Owner of Congress reportedly bidding for Portage Theater
BY DAVID ROEDER Business Reporteremail@example.com August 30, 2012 5:56PM
Portage Theater, 4050 N. Milwaukee. FILE PHOTO by Rich Hein/Sun-Times
Facts about the Portage Theater
♦ Original name: Portage Park Theatre
♦ Location: 4050 N. Milwaukee
♦ Opened: 1920
♦ Architects: Lindley P. Rowe in association with Fridstein & Co. Fridstein’s work includes Belden-Stratford and Shoreland Hotel in Chicago, plus the Congress Theater and other old-time movie houses.
♦ Architectural styles: Classical Revival, Art Moderne
Source: City of Chicago, landmarks division
Updated: October 1, 2012 5:57PM
The fate of the 92-year-old Portage Theater on the Northwest Side remains in limbo more than a month after a church withdrew a controversial offer to buy the property.
Neighbors rallied to support the theater and thwart the church’s plans to use it for services. The Portage, at 4050 N. Milwaukee, shows classic and historic films and hosts other arts programs, and neighbors want the cultural emphasis to continue.
Talks to sell the property to the theater’s managers have bogged down and another potential buyer could stir local concerns. People involved with the Portage said the owner of the Congress Theater at 2135 N. Milwaukee has submitted an offer.
The Congress, a landmark old movie palace used for live concerts, has been criticized by concertgoers for its neglected condition. It’s also drawn complaints about noise and underage drinking.
Others credit its owner, Erineo “Eddie” Carranza, with finding a market for independent and underground music acts and using a building that could have deteriorated.
Ald. John Arena, whose 45th Ward includes the Portage, said he’s discussed the building with representatives of the Congress. He said their interest could be positive for the Portage and his neighborhood.
“I don’t automatically assume that what happens at one venue will happen at the other,” Arena said. He said the potential buyers “have exhibited a lot of respect for the programming of the current operators.”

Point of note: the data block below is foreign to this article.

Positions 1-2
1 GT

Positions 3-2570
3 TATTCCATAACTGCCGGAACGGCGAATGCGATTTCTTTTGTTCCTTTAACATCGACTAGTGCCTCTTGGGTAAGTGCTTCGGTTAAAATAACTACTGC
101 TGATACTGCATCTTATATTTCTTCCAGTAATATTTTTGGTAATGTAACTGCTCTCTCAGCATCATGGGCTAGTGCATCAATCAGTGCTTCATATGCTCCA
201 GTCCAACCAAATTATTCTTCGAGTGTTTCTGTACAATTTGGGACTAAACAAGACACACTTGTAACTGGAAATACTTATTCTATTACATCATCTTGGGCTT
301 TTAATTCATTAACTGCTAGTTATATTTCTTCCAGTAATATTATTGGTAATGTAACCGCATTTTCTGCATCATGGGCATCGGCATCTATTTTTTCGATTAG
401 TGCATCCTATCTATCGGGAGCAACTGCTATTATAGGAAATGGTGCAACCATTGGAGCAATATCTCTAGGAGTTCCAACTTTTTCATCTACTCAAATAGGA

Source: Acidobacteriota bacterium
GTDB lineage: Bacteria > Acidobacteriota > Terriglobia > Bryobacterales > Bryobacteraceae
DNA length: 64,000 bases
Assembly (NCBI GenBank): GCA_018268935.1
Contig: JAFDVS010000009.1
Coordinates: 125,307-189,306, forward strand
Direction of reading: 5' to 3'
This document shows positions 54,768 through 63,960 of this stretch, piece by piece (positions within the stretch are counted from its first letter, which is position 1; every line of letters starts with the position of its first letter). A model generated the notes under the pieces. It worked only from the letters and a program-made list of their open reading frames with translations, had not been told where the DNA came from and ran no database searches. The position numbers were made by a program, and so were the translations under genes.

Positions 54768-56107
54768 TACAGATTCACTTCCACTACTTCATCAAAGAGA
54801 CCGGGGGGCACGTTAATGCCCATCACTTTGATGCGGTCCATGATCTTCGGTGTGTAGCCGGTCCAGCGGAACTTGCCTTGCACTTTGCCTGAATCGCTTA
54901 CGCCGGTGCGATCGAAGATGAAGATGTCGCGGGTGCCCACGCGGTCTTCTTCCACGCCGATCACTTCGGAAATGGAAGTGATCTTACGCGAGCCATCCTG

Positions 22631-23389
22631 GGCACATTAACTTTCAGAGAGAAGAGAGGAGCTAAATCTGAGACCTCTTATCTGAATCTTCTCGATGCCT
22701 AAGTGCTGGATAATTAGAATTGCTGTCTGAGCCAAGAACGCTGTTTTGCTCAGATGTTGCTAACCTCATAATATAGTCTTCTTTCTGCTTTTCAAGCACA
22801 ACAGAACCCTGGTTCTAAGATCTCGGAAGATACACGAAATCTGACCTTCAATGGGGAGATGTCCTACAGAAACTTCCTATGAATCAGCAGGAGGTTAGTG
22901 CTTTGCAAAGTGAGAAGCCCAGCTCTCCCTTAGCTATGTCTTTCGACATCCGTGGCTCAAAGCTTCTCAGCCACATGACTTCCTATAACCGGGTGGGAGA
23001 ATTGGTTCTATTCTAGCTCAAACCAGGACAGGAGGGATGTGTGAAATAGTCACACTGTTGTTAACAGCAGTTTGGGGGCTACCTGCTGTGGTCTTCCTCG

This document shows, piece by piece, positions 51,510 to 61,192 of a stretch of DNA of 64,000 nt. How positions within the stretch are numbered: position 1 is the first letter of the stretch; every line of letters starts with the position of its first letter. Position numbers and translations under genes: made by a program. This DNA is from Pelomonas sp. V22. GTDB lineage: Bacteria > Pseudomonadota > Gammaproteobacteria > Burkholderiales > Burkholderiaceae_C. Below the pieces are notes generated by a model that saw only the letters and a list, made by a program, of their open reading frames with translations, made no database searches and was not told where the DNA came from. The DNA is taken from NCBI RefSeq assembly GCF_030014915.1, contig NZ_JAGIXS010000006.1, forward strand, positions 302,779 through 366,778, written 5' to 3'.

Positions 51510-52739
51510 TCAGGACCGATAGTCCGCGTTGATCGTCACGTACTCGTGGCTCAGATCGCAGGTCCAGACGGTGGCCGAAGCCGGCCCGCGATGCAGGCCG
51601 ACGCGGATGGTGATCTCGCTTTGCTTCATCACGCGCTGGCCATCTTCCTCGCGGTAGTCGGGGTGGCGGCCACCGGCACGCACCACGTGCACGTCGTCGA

Portage manager Dennis Wolkowicz said he and business partner Dave Dziedzic have a lease to operate the theater until 2015. But he said he’s disappointed because the owners reneged on a deal to sell it to the operators for $2.5 million.
Wolkowicz said Dziedzic submitted an offer that matched what the church was willing to pay. The Chicago Tabernacle withdrew its offer July 19 in the face of community opposition.
The next day, Wolkowicz said, the owners reported that “they’ve gotten somebody else in the picture” offering $2.7 million. Asked if the offer was from Carranza, he replied, “That’s more than probable.”
Dziedzic said, “We had come to an agreement, everything short of putting it on paper.” He said he remains interested in striking a deal but “we can’t overpay for the asset.”
An owner of the Portage, Realtor Harry Perl, denied there was any agreement with Dziedzic. “He couldn’t come up with a price that was satisfactory and we didn’t like the financing terms that he was requesting,” Perl said.
He declined to discuss any contact with the Congress’ owner and said the Portage is still for sale. The building includes 34 apartments and several storefronts.
Carranza and his attorney could not be reached.
The potential sale to the church caused city officials to open the process for declaring the Portage an official landmark. A report the city issued in April said it deserved the designation as an example of grand and lavish movie “palaces” once common in Chicago neighborhoods.
Arena said he hopes landmark protection will become final later this year. “It would help solidify that building’s presence in the area,” he said.
Perl said he was surprised by the neighborhood opposition to the church’s acquisition but found it understandable. The Portage is a focal point of the Six Corners shopping district.
Residents argued that the church would have detracted from surrounding businesses. City rules ban liquor licenses within 100 feet of a church.
“It would have staggered the street,” Perl said. Records show he owns the building with Robert Levin.